A movie about a poem? Seems like a strange idea right, even with a poem as famous as Allen Ginsberg’s poem Howl but this is more than just a movie about a poem, this is a movie about an era, a trial and the burgeoning beat writers movement, with Ginsberg as the central figure, the glue to hold it all together.

Howl was arguably the launching pad for the beats, the moment when a new voice and a new distinct style was heard but Ginsberg and the others weren’t really prepared for the uproar it would create. In 1957 City Lights Press and publisher/poet Lawrence Ferlinghetti were taken to court for obscenity and this film is as much about the trial and free speech as it is about Ginsberg (who incidentally wasn’t taken to court).

Filmed in a documentary style with Ginsberg played by James Franco (Pineapple Express, Freaks and Geeks) talking us through his life, interspersed with trial footage and stanzas from the poem itself, using colour, black and white and animation, the film surprisingly keeps a fair pace, never really dropping away, and considering it’s essentially a bunch of talking heads, that is no mean feat.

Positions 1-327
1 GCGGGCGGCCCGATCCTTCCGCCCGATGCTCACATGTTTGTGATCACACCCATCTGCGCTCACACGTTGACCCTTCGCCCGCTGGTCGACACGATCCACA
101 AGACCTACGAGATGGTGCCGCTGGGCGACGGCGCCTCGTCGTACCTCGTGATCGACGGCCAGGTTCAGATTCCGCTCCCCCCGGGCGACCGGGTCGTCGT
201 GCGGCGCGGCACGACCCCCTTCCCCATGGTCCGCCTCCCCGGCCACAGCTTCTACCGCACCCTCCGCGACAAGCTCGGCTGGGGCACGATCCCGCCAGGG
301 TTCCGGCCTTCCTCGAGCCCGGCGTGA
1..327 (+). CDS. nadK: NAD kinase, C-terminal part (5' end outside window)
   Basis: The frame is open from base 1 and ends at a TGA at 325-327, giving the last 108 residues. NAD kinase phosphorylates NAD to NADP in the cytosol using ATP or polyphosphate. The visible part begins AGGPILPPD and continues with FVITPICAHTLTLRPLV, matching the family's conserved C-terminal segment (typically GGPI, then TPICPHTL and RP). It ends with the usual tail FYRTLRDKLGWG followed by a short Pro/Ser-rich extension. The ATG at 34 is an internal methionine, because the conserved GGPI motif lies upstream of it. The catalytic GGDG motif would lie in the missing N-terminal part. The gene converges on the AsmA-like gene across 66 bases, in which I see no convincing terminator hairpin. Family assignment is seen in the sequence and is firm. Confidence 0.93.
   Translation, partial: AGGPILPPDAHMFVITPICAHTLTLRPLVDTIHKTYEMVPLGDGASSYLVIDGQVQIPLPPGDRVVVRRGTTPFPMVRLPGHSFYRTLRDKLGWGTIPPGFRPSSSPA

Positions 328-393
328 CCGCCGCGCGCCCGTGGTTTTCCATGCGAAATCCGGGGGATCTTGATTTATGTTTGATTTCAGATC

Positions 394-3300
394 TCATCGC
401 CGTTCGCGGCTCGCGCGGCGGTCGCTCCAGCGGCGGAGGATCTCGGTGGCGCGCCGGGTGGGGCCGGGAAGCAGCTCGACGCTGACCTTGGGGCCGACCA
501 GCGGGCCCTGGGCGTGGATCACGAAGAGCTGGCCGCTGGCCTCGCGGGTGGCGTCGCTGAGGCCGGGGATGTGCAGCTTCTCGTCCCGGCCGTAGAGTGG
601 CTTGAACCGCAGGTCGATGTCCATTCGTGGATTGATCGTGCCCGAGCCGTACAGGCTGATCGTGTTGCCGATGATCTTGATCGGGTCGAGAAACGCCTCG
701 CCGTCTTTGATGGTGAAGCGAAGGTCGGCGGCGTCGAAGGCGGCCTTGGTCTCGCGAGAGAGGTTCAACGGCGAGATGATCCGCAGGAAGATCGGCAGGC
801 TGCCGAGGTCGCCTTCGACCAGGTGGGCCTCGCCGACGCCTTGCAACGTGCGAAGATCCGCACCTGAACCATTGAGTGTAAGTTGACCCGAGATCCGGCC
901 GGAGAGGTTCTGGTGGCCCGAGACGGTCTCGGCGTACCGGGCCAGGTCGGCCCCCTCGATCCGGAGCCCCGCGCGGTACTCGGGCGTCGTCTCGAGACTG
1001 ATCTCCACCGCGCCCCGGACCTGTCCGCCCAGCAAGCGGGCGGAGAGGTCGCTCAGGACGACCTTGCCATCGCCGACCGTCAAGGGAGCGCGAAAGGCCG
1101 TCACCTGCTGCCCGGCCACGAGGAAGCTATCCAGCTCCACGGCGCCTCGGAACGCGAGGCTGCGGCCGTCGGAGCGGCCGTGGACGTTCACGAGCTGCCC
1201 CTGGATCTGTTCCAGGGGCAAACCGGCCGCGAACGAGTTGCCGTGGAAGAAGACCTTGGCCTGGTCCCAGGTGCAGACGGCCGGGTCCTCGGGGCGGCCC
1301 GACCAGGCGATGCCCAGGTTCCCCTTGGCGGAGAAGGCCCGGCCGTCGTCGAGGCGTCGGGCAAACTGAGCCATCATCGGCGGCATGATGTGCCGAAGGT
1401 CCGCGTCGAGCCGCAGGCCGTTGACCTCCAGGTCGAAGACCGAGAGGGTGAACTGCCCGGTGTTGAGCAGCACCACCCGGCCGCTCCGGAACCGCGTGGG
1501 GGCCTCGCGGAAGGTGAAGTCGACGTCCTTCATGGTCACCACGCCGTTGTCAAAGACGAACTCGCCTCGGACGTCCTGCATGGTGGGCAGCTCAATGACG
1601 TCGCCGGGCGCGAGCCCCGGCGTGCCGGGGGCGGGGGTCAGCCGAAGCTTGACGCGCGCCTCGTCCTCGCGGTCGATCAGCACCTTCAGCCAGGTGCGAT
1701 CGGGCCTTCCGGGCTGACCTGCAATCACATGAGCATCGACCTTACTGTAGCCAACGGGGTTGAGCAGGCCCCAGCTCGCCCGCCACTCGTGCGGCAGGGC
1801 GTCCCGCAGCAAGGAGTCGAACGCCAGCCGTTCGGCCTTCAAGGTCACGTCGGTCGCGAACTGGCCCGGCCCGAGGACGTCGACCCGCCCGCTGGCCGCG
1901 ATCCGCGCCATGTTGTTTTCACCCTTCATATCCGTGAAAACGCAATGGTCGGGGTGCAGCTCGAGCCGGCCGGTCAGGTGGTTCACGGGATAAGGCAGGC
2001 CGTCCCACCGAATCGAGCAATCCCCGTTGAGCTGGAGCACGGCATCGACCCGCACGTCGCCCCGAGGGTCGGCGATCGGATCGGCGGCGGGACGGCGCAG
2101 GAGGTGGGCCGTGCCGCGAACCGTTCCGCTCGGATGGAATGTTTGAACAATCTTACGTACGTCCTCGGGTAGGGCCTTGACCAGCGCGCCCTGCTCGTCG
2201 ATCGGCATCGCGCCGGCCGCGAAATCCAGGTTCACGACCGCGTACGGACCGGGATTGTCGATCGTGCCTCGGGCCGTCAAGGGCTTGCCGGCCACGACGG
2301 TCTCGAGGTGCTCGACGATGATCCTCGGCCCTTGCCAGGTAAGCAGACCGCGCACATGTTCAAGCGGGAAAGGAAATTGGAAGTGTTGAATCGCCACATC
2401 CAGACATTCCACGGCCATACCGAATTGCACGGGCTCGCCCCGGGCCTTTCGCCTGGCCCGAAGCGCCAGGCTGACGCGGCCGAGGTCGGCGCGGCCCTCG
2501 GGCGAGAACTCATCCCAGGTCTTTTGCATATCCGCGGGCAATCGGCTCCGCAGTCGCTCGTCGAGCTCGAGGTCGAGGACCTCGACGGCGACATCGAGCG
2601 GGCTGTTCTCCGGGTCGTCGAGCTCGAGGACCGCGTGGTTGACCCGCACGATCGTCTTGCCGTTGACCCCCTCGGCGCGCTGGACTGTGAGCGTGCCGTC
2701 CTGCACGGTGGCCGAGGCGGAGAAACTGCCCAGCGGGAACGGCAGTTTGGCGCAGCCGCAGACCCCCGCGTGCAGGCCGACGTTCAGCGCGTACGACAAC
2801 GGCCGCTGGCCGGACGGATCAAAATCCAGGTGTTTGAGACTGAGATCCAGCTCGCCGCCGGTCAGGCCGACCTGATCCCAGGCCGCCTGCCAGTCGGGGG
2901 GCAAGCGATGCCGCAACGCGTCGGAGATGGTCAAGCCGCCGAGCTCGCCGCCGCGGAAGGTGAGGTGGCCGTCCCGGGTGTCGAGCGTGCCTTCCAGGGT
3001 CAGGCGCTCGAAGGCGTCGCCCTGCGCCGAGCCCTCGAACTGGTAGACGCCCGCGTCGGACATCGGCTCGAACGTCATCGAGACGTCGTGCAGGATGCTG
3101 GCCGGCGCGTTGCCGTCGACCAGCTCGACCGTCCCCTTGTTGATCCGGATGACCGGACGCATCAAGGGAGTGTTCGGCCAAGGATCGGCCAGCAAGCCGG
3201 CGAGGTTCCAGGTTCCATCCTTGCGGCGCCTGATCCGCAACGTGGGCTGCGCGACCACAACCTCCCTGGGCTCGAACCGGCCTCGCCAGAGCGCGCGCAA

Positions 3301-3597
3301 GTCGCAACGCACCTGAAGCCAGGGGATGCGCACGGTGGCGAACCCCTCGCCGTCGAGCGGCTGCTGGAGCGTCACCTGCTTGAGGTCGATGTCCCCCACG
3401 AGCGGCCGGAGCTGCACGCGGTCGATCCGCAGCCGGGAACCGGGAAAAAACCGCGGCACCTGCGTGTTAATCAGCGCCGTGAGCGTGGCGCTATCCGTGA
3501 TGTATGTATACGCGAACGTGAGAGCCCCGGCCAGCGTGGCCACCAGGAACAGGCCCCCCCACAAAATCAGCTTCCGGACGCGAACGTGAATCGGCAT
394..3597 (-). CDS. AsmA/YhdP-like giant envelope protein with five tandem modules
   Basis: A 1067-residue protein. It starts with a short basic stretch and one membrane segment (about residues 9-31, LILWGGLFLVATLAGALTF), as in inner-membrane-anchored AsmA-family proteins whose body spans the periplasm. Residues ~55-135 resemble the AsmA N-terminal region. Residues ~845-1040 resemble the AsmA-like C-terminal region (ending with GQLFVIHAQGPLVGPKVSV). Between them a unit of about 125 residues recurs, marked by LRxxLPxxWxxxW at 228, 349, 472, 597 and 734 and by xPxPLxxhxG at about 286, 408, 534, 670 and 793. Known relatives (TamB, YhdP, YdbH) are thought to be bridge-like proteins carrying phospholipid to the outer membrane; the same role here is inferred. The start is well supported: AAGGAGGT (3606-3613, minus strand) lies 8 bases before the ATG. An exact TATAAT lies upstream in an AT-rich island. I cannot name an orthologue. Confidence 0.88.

The only problem I really had was the animated computer graphics used to illustrate the poem, that damn near derailed the movie for me but I just turned away when the dumb ass stuff came up. Why do that when you have an actor the caliber of Franco holding the film together? Even if he does occasionally look like a bespectacled Adam Ant he was still such a strong presence that the animation just looked stupid in comparison.

Will this movie make converts? I don’t know, it is after all a bunch of talking heads and in this day and age that might not be enough. But for those with an interest in the beats, in Ginsberg, in poetry, this is a no brainer, you need it. For those perhaps curious about what all the fuss was about, well this is the second place to go, after you’ve bought Howl which is still in print from City Lights.

Personally I always thought Allen Ginsberg was a touch overrated, now I’m not so sure, so I guess Howl has already got one convert. You might well be the next one.

There’s a bunch of extras including commentary, trailer, “Franco reads Howl”, “Ginsberg reads Howl”, the most interesting being Holy! Holy! Holy! – a great little 40 minute documentary about the making of the film, including such simple things as getting the sets right, the costumes, the filming… an interesting look behind the scenes.

Howl is available on R4 DVD from Madman Entertainment.

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